Why controversial discussions are needed at West


Ashley Christopher, Opinion Editor

As always, the start of a new school year offers plenty of excitement and opportunity, not to mention change. While West High students have had their fair share of changes in the past few years, they now have to face national changes with President Donald Trump stirring the pot in office.

Let’s begin with a brief summary of events that have taken place over the summer. Yes, I did say summer. What feels like a year’s worth of White House drama has in fact occurred within the past three blazing months. While some of the scandal is as trite as Trump’s tweets (insert video of Mr. President performing in a WWE professional wrestling match, his opponent “Fake News” bearing the CNN logo), other incidents are a bit more alarming, such as new tidings in the ongoing FBI investigation on Russia, as well as Trump’s announcement of a transgender military ban. To finish the hot summer, Nazis made an appearance in Charlottesville, Virginia at white nationalist rallies, to which Trump blamed “both sides” for the horrendous violence that left one woman dead.

It is safe to say that most of us are tired of the Trump tsunami.

One prominent element that has emerged from the Trump presidency however is something so simple yet enormously powerful: conversation. It is no secret that America has its problems, the difficulty is in addressing such problems. From full intense debates on television to the more familiar Twitter feuds, people have become more vocal about ongoing issues and their opinions of such matters. This brings up an interesting question: Is there conversation at West High?

While I would like to believe that every student at West High is an informed citizen, the reality is many students are unaware of exactly what is occurring in their country. There are many factors that may be responsible for this lack of awareness, ranging from the simple explanation that students may not have access to news at home, to the utterly frustrating mentality “if it doesn’t affect me, why should I care?”

The first category is a relatively easy fix, while the latter is a curious case; students with such attitudes may feel that impartiality is their right, which ultimately is true. That’s the wonderfully unique thing about America: our freedom of expression is up to us. In the end however, it is this mindset, a mindset of looking the other way and ignoring the conflicts that lay before your very eyes, that helps fuel said conflicts in the country.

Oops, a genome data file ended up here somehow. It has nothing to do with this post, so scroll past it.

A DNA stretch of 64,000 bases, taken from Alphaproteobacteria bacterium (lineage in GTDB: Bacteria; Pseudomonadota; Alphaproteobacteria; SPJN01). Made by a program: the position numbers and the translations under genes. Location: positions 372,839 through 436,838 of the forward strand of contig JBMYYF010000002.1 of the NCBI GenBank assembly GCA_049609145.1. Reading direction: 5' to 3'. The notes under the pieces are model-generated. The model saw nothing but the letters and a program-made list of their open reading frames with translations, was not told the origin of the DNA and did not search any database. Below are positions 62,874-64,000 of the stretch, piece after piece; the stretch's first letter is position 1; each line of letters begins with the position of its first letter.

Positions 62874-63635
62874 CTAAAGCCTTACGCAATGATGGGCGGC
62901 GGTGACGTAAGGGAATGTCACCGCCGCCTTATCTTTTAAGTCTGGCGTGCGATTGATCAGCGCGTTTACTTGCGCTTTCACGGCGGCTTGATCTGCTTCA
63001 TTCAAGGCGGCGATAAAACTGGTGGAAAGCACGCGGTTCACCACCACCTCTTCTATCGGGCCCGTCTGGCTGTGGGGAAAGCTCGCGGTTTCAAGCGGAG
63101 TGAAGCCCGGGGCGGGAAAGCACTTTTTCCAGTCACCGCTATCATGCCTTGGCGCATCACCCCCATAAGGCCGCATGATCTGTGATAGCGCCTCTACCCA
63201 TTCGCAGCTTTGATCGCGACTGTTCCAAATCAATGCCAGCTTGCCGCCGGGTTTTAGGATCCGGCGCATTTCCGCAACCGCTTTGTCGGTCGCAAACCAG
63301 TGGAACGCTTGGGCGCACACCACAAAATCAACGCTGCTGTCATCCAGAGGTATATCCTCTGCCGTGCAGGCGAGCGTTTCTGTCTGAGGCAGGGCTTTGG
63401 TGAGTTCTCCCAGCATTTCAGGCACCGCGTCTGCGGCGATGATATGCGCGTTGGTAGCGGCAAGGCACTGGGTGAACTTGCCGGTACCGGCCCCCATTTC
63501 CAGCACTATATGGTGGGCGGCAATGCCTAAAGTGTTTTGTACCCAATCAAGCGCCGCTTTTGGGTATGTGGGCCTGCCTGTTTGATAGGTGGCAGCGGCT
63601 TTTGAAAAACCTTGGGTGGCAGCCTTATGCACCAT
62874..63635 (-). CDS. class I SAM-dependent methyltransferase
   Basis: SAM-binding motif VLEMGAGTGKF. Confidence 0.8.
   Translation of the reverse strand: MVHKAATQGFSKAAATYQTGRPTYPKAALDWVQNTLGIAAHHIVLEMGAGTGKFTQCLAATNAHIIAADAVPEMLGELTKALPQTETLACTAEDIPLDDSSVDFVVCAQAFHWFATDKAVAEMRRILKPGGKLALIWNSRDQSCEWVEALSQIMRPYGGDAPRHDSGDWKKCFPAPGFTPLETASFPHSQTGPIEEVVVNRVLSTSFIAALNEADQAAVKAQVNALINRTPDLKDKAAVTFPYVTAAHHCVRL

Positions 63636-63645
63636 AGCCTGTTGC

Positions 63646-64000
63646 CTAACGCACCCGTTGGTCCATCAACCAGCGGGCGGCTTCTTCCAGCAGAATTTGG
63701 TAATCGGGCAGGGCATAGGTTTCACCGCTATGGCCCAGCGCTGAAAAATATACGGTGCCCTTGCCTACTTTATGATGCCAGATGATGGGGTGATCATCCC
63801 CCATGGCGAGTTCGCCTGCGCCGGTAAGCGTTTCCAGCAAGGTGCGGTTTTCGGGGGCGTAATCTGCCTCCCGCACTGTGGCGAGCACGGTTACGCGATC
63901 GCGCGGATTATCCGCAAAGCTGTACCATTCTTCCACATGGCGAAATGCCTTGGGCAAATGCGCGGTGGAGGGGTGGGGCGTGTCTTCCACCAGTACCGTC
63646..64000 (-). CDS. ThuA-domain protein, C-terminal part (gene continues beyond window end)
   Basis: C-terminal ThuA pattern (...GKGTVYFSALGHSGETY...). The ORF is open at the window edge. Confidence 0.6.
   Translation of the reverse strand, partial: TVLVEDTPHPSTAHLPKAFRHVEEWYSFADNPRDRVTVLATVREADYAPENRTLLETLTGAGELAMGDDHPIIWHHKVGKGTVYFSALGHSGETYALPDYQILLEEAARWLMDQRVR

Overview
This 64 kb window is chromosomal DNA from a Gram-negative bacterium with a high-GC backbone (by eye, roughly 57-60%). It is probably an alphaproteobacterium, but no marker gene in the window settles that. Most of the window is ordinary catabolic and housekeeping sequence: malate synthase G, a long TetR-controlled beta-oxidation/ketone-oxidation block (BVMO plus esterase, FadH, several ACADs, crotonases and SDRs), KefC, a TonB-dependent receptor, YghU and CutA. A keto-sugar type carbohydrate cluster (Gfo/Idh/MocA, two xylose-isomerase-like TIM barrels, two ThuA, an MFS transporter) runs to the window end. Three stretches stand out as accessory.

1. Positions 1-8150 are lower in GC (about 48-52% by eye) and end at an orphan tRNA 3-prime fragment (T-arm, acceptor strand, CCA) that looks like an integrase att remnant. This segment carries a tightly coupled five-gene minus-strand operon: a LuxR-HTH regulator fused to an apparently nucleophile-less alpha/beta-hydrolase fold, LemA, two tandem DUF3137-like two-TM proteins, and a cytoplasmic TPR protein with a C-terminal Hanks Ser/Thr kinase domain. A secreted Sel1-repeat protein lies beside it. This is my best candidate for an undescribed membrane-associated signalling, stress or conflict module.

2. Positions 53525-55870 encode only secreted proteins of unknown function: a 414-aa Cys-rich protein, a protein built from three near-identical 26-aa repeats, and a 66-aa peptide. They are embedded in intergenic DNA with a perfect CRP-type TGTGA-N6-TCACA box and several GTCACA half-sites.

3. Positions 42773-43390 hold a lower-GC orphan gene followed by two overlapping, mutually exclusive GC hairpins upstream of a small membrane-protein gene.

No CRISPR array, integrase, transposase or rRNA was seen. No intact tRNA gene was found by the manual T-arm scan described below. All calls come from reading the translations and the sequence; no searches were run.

Willful ignorance is still, at heart, ignorance. Many people witness this; a parent switching stations because they don’t want to hear debates, a friend who blocks certain topics appearing on their social media, a teacher who hurriedly changes the agenda the moment politics comes into play. It happens, and at times it makes sense. It’s uncomfortable. It’s frustrating. But when looking ahead at the years following graduating from West, students should be able to participate and engage in their society, which more often than not requires the ability to have difficult conversations.

When asked about whether or not discussion could be found in the classroom, senior Chaztine Embucado feels they aren’t commonly found. “In my experience, teachers at West High almost immediately extinguish any attempt at or possibility of such discussions…Many [teachers] say ‘Let’s not get political here.’” While it is understandable that teachers do not wish to push any political agendas on students, there are many ways that positive conversations can take place in a safe environment.

In my own personal experience, group discussions have added insight to the classroom and many students have discovered different perspectives they otherwise would not have heard nor taken to mind. Junior Rasleen Kaur is currently taking US History, and agrees that these topics have a place within the walls of a high school. “I feel like [American politics] is a topic on everyone’s mind. Teachers talk about it, adults talk about it and kids do as well. We see it on Snapchat and social media, so…having it in the classroom seems appropriate.”

The controversial topics include subjects relevant to students and their daily lives, including racism, hatred and discrimination. While our campus is relatively free of these negative aspects, the world beyond our school gates is full of them. Several of my friends have been targets of racial hate and sexism, which leads me to wonder whether the discussions held in school could have helped prepare them in any way to handle such situations.

As difficult as it may be, I encourage all students to try their best to inform their friends and spread awareness. We as young citizens are the future, and it’s imperative that we start the conversation here and now.